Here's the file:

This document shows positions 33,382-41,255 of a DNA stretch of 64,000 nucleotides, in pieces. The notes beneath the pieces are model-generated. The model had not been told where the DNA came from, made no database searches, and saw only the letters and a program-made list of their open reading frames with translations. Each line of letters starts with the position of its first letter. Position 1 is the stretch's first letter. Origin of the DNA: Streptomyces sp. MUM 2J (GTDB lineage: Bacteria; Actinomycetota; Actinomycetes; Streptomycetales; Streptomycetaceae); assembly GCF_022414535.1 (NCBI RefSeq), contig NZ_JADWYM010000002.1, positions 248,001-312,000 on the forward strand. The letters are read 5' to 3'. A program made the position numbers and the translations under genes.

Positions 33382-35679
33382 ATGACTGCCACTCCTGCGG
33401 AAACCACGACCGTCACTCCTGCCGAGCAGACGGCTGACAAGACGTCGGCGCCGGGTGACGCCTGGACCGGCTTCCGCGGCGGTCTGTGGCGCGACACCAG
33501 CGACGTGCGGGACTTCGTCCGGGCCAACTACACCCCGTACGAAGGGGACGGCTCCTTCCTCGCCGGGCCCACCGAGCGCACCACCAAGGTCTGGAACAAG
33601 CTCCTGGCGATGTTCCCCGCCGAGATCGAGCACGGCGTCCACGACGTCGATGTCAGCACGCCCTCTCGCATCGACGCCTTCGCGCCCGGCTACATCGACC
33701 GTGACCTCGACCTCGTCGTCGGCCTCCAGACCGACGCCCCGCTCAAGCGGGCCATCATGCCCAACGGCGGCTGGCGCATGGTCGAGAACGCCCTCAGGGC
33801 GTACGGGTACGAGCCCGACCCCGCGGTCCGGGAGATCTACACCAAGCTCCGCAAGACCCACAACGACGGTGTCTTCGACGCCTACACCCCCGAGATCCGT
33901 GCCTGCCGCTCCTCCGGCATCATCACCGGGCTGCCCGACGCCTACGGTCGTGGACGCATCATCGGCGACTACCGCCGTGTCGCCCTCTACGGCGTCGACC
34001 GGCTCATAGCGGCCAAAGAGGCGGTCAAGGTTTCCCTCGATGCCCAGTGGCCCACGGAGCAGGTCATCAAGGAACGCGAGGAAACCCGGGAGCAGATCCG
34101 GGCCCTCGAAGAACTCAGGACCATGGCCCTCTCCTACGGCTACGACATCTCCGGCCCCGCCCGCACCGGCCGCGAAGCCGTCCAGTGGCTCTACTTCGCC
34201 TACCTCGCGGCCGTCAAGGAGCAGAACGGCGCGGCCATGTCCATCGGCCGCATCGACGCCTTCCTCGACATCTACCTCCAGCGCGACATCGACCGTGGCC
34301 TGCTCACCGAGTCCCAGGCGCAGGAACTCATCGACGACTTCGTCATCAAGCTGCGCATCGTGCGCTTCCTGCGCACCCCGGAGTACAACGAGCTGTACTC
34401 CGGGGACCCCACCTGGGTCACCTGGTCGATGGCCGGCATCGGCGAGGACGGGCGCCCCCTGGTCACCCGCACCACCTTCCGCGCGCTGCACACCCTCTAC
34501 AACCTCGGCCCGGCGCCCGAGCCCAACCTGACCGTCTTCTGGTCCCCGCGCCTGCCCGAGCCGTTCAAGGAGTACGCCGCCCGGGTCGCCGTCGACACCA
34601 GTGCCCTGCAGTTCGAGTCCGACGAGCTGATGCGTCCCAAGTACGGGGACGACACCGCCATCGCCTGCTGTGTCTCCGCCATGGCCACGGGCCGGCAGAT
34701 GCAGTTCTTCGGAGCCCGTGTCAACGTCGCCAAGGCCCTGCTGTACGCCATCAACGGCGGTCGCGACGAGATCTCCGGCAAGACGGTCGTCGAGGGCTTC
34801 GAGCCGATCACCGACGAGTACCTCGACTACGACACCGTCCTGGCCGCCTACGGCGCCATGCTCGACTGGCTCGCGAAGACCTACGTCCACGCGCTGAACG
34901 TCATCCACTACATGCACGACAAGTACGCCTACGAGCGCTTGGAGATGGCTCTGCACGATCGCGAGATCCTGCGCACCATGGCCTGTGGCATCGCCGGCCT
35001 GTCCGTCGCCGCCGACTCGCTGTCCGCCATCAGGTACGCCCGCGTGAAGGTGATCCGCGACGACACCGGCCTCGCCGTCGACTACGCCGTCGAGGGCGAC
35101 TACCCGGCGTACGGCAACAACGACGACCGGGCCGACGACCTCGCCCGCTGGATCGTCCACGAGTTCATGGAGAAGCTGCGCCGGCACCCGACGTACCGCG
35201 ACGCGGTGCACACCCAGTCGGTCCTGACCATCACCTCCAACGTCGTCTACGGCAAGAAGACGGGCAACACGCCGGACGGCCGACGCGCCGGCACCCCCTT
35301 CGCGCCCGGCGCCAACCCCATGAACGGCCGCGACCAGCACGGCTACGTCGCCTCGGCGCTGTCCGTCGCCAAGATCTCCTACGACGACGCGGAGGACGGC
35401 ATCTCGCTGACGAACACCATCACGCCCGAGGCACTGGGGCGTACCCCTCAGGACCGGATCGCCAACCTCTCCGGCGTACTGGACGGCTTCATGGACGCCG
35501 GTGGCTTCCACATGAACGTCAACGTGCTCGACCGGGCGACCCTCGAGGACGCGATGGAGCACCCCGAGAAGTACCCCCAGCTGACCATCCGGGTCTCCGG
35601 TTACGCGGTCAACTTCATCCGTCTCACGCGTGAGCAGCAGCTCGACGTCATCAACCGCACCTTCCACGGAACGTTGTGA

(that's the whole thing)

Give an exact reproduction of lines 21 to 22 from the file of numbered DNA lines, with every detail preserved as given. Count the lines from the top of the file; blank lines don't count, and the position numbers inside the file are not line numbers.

35101 TACCCGGCGTACGGCAACAACGACGACCGGGCCGACGACCTCGCCCGCTGGATCGTCCACGAGTTCATGGAGAAGCTGCGCCGGCACCCGACGTACCGCG
35201 ACGCGGTGCACACCCAGTCGGTCCTGACCATCACCTCCAACGTCGTCTACGGCAAGAAGACGGGCAACACGCCGGACGGCCGACGCGCCGGCACCCCCTT